García had married Margaret of L’Aigle, and they had four children together. He refused to recognise their last child as it was reported that Margaret had taken lovers. Margaret died in 1141, and he remarried in 1144 to Urraca of Castile, and they had one daughter together. Upon his death in 1150, he was succeeded by his eldest son, now Sancho VI, who was the first to use “of Navarre.” He married Sancha of Castile, and they had six children together. Their eldest daughter married King Richard I of England. Upon his death in 1194, he was succeeded by his eldest son, now Sancho VIII. His first was Constance of Toulouse. His second wife’s name is not known, but he had no children by either of his wives. He died without an heir, becoming the last Navarrese monarch of the House of Jiménez. Upon his death in 1234, he was succeeded by his nephew, now Theobald I of the House of Blois. Theobald’s mother was Blanche of Navarre, the youngest daughter of Sancho VI of Navarre.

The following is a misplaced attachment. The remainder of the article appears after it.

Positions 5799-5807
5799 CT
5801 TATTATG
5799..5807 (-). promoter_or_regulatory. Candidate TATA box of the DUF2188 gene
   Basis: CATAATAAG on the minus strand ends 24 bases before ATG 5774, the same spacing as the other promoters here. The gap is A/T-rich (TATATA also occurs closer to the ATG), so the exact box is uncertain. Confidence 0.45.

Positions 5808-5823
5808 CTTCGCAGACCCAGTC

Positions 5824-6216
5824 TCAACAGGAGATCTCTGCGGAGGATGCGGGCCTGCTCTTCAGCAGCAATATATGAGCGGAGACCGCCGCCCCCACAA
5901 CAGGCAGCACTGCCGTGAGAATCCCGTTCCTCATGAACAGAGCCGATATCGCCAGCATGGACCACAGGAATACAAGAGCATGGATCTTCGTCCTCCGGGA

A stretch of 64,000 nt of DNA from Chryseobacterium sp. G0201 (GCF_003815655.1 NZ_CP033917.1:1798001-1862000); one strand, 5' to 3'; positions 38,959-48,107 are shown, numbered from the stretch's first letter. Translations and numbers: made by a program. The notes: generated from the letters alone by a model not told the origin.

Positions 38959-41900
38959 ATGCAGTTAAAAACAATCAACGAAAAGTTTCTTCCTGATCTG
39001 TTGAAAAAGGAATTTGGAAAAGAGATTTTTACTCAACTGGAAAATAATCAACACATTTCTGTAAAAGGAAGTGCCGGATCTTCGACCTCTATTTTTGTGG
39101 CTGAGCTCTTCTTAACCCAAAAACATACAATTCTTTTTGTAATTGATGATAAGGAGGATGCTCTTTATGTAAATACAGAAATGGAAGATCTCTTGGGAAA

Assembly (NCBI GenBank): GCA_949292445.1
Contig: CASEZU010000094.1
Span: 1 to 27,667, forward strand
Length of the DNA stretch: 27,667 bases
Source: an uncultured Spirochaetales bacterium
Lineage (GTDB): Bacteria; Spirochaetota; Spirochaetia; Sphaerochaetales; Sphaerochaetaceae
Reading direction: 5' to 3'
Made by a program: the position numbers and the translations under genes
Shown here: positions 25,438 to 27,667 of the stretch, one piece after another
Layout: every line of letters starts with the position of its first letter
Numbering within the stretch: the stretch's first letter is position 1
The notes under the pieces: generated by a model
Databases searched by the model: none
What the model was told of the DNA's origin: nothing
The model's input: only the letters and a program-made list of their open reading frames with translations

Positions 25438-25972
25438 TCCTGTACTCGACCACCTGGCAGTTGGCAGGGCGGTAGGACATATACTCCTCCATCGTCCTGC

House of Blois
Theobald’s first wife was Gertrude of Dagsburg, but they divorced after just two years without having had any children. In 1223, he remarried to Agnes of Beaujeu with whom he had one daughter before her death in 1231. He remarried to Margaret of Bourbon, and they had six children together. Upon his death in 1253, he was succeeded by his eldest surviving son, now Theobald II of Navarre. He married Isabella of France, but they had no children together. He was succeeded by his younger brother, now King Henry I of Navarre, in 1270. Henry married Blanche of Artois, and they had two children together, though only a daughter survived to adulthood. Henry died in 1274 and was succeeded by his infant daughter, now Queen Joan I of Navarre. At the age of 11, Joan married the future Philip IV of France, and they had four children together. She was the last Navarrese ruler of the House of Blois. Upon her death in 1305, she was succeeded by her eldest son, now Louis I of Navarre (later also Louis X of France).